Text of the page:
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Region lays out plans for its economic future

By Graeme McNaughton/The Oshawa Express

The Region of Durham is laying out its plans to make the area a top spot for investment and to do business.

The 2017-2021 Economic Development Strategy and Action Plan, now approved by regional council, lays out plans on how to make Durham an economic powerhouse in North America. The plan lays out six areas where the region will elevate its efforts: agri-business; energy, environment and engineering (EN3); health sciences; innovative technology; manufacturing; and tourism, with plans to boost those segments by supporting business growth, developing an enhanced economic base, work to build the regional talent pool and sell Durham to the world.

Although the plan was overwhelmingly approved, some councillors said the region is taking the wrong path when it comes to encouraging businesses to set up shop in the region.

“I do not believe that our regional revitalization plan is as robust and dynamic as it could be. I do not feel it is coordinated with (community improvement projects) that exist in several area municipalities, I do not believe that it fully encourages and implements non-residential growth in the Region of Durham which is, frankly, anaemic,” Ajax Mayor Steve Parish said.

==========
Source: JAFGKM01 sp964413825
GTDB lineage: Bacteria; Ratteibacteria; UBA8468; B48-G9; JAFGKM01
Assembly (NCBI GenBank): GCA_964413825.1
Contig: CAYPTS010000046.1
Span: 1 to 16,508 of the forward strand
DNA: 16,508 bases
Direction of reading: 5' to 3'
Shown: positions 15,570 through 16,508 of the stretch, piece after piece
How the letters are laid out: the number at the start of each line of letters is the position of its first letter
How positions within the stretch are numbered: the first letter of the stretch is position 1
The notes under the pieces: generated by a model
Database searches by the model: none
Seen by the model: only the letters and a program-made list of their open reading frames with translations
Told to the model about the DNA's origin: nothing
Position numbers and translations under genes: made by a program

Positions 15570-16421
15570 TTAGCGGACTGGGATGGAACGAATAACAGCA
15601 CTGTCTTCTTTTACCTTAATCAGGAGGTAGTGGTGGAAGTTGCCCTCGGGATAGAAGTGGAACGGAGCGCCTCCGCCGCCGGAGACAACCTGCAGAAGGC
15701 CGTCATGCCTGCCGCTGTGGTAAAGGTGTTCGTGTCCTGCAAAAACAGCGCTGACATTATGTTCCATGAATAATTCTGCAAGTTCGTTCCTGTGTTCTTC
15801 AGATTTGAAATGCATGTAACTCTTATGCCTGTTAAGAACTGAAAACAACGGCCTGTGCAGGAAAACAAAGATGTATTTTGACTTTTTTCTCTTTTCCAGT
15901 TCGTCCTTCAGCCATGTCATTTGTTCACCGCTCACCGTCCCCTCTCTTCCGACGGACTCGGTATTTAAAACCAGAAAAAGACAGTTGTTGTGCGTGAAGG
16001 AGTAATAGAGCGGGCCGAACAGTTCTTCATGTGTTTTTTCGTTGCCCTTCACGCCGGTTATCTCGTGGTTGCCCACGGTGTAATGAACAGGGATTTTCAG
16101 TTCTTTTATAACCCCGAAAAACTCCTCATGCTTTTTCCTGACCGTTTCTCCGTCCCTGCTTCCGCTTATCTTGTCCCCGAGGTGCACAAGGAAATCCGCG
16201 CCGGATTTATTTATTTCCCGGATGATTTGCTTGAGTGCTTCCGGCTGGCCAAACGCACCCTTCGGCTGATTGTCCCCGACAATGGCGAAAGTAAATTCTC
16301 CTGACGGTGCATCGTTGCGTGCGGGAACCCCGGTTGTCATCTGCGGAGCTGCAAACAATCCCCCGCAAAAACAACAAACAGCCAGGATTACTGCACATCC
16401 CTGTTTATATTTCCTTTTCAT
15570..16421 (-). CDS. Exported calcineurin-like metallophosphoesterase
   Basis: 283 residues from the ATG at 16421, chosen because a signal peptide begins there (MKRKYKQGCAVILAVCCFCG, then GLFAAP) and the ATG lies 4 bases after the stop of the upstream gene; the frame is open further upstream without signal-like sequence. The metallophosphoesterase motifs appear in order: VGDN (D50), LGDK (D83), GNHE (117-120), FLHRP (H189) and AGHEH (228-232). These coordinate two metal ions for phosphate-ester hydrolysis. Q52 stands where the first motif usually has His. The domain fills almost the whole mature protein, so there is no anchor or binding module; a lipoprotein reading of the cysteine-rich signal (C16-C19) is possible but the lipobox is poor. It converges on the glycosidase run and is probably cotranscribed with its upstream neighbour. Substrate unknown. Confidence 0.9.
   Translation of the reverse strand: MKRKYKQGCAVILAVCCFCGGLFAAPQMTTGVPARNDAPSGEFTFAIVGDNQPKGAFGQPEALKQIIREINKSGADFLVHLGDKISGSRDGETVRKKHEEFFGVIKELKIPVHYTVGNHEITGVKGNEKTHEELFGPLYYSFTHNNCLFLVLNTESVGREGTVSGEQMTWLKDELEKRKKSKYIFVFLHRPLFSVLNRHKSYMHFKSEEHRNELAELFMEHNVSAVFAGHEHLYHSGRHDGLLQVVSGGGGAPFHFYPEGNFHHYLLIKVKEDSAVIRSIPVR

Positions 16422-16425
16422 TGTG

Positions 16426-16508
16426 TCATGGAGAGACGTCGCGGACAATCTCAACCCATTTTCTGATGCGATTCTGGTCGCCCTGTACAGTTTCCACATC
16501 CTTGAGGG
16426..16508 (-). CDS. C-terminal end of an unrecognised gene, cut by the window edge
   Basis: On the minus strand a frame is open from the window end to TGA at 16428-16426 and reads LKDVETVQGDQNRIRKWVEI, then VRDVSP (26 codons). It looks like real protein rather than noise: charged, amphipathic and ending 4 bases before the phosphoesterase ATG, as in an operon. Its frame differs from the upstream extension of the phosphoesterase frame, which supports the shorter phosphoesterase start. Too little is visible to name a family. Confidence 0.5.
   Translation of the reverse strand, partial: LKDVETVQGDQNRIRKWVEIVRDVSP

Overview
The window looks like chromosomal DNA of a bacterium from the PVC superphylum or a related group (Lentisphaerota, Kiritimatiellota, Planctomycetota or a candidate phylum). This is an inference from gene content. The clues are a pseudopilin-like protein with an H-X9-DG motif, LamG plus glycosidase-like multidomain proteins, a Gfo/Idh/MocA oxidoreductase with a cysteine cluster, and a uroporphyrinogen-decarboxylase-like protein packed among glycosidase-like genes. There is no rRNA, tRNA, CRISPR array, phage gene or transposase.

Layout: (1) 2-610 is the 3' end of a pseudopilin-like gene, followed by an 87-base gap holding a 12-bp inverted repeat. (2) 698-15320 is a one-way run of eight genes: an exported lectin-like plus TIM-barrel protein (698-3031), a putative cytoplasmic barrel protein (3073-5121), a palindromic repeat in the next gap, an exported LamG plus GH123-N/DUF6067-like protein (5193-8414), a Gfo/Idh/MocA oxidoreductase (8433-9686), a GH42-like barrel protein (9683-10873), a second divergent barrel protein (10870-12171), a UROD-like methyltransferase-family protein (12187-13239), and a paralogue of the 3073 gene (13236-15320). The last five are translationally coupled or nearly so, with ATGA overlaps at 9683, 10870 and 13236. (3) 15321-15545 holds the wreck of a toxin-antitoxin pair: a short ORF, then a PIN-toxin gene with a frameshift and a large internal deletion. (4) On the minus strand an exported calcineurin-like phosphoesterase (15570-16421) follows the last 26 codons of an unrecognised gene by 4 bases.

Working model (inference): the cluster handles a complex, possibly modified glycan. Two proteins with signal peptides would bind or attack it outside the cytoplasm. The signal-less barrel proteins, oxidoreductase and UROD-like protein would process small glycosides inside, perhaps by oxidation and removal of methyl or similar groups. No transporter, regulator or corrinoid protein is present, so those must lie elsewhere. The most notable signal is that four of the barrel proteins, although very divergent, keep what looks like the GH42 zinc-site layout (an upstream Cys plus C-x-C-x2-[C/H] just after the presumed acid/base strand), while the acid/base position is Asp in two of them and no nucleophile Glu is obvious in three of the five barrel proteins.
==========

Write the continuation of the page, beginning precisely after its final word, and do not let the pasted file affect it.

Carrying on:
“Residential developers in Durham Region have a clear path, they know the rules. But it is the more challenging area of non-residential growth that needs all the incentives that we have. We’re in a highly competitive market that’s about to become more competitive because of the genius who is now the president of the United States.”

Clarington Councillor Joe Neal, meanwhile, says that rather than pushing potential investors in the region to hand over money to build, the region should be the ones extending an open hand.

“I think we’re missing out when we impose industrial development charges on companies that want to open up manufacturing. I think it’s counterproductive. What I heard was our industrial development charges are comparable to other areas in Ontario. But what that forgets is that our competitors are also in the U.S.,” he said.

“There’s states in the U.S. that have incentives – not only do they not present you with a bill, they also provide you with free tax incentives for 10 years. Especially with what’s going on down south, talking about cutting corporate tax rates, personal income tax rates, what’s going to happen to NAFTA…I think there’s big challenges coming forward for Ontario and Durham Region, and if we keep expecting that companies are going to pay these industrial development charges, we’re just fooling ourselves a bit on that one.”

Whitby Mayor Don Mitchell, meanwhile, says that the region’s economic prospects are being hurt by the fact that much of the land slated for non-residential development is not properly serviced.

“At the heart of our challenge in Whitby is the lack of serviced employment lands, period. There are opportunities…coming our way, and we just got nothing on the wagon,” he says.

“I think we really need to look at the product we have, because people are looking around Durham, they’re looking around Whitby, but…we almost have an empty wagon in Whitby if I can put it that way. Lots of land, but no serviced land.”

As part of the new plan, there will now be annual reports detailing the progress of any new initiatives and economic activity levels, and more.